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Avoid program to be unresponsive RRS feed

  • Question

  • Lets say I have a button that executes the following code (its a kind of service used for sending sms)

    Dim obj As New Class1
    Dim strPostResponse2 As String = obj.SendSMS("username", "password", "919897100000", "Dear Partner, your outstanding balance towards Endurance Corp is Rs 1,50,000.00 as on 22-02-2018. Please process the payment, have a great day !")
    Now, when I click the button, its send the sms to the user. Now, here comes the problem, depending on the speed of the Internet sometimes it sends quickly and sometimes it takes longer to send thus making my program unresponsive for few seconds. I am new to vb.net environment, I need this to be done in background so that my program should not become unresponsive, can someone help me out ?

    Thursday, February 22, 2018 3:15 PM

Answers

  • See the following example if using VS2015 or higher in regards to the last click event using Async.


    Please remember to mark the replies as answers if they help and unmark them if they provide no help, this will help others who are looking for solutions to the same or similar problem. Contact via my Twitter (Karen Payne) or Facebook (Karen Payne) via my MSDN profile but will not answer coding question on either.
    VB Forums - moderator
    profile for Karen Payne on Stack Exchange, a network of free, community-driven Q&A sites

    • Marked as answer by Sid Williams Wednesday, March 7, 2018 1:04 PM
    Thursday, February 22, 2018 3:42 PM
    Moderator

All replies

  • See the following example if using VS2015 or higher in regards to the last click event using Async.


    Please remember to mark the replies as answers if they help and unmark them if they provide no help, this will help others who are looking for solutions to the same or similar problem. Contact via my Twitter (Karen Payne) or Facebook (Karen Payne) via my MSDN profile but will not answer coding question on either.
    VB Forums - moderator
    profile for Karen Payne on Stack Exchange, a network of free, community-driven Q&A sites

    • Marked as answer by Sid Williams Wednesday, March 7, 2018 1:04 PM
    Thursday, February 22, 2018 3:42 PM
    Moderator
  • I am using Visual Studio 2013, will this work ?
    Thursday, February 22, 2018 4:43 PM
  • You can use a BackgroundWorker Class. Drag a BackgroundWorker from the tool box and drop onto the form. Set the DoWork event and in it do the SMS. Set a RunWorkerCompleted event and use it to report the message was sent or not sent. The DoWork event will be executed as a separate (background) thread.


    Sam Hobbs
    SimpleSamples.Info

    Thursday, February 22, 2018 6:09 PM
  • I am using Visual Studio 2013, will this work ?

    No it will not as I indicated VS2015 or higher. Best next option is a BackGroundWorker as Same suggested.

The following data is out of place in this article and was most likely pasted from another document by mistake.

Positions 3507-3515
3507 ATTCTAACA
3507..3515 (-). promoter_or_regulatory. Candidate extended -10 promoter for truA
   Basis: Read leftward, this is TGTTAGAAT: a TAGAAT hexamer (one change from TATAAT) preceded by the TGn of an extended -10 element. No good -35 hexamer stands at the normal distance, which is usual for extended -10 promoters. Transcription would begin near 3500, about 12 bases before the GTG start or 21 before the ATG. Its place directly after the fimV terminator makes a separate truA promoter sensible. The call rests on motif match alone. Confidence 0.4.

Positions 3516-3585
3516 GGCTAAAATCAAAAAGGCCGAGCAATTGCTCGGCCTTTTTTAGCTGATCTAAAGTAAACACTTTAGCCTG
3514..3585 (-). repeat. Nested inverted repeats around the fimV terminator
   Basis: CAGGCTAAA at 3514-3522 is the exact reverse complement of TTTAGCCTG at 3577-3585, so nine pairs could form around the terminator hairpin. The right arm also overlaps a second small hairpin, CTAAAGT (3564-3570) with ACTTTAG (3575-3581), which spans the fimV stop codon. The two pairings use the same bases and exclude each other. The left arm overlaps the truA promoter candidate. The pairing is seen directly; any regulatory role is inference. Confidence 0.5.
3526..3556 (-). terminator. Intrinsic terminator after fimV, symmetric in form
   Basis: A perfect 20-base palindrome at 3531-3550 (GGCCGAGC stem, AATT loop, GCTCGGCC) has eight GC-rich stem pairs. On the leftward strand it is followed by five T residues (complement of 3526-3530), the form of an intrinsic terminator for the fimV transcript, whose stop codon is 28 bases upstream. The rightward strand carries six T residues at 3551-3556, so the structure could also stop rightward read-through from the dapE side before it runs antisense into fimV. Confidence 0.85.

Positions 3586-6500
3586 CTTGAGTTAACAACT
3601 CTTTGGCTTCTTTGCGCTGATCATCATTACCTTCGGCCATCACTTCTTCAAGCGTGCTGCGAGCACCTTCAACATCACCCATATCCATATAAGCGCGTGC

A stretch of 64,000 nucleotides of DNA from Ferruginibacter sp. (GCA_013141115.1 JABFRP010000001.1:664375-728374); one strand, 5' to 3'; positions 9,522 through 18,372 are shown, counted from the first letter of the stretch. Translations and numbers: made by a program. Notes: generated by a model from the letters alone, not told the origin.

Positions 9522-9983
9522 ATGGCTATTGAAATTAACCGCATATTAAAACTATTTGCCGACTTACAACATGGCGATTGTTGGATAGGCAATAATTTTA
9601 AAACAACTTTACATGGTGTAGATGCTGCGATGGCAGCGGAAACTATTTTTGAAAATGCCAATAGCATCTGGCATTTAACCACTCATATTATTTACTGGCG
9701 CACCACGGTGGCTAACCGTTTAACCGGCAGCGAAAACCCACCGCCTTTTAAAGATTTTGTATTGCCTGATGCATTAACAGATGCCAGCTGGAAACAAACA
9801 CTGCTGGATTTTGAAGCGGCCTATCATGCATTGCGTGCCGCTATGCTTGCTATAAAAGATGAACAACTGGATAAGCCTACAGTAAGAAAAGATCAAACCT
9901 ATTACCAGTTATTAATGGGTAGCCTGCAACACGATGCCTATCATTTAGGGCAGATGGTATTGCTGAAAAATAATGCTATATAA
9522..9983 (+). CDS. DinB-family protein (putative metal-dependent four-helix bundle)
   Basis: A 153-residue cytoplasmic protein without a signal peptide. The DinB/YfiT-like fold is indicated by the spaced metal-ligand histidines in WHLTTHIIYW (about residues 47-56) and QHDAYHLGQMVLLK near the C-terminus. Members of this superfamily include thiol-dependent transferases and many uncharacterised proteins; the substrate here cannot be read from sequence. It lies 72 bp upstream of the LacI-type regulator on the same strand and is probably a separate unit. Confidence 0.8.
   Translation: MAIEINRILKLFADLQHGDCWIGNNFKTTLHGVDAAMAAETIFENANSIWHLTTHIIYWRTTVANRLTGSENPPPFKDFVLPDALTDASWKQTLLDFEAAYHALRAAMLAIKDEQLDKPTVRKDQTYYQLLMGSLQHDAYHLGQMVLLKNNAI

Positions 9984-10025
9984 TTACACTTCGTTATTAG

Please refer to the following tutorial

    http://www.vbforums.com/showthread.php?680130-Correct-way-to-use-the-BackgroundWorker


    Please remember to mark the replies as answers if they help and unmark them if they provide no help, this will help others who are looking for solutions to the same or similar problem. Contact via my Twitter (Karen Payne) or Facebook (Karen Payne) via my MSDN profile but will not answer coding question on either.
    VB Forums - moderator
    profile for Karen Payne on Stack Exchange, a network of free, community-driven Q&A sites

    Thursday, February 22, 2018 6:31 PM
    Moderator
  • I am using Visual Studio 2013, will this work ?
    Yes it was already in version 2012 there

    Success
    Cor

    Thursday, February 22, 2018 6:42 PM
  • I am using Visual Studio 2013, will this work ?
    Afaik async is related to a later version of .net framework maybe starting with 4.5.1 and not the version of visual studio. However threading works using a background worker or manually used threading with delegates that can update the main ui without cross threading which shoud be avoided. On the other hand I've seen u here before so new to vb???

    La vida loca

    Saturday, February 24, 2018 4:14 AM
  • I am using Visual Studio 2013, will this work ?

    You would just have to use the older event-based async pattern (EAP) instead of the newer task-based async pattern (TAP).  If your Class1.SendSMS() method is dependent on Internet speed then I would assume that somewhere in the method's code you write to a network stream, so just use the old BeginWrite() async method to refactor your SendSMS() code into an async method.

    There is really no need to waste a secondary thread when the program is I/O-bound; that's what asynchronous code is for.


    Reed Kimble - "When you do things right, people won't be sure you've done anything at all"

    Saturday, February 24, 2018 5:02 PM
    Moderator
  • I am using Visual Studio 2013, will this work ?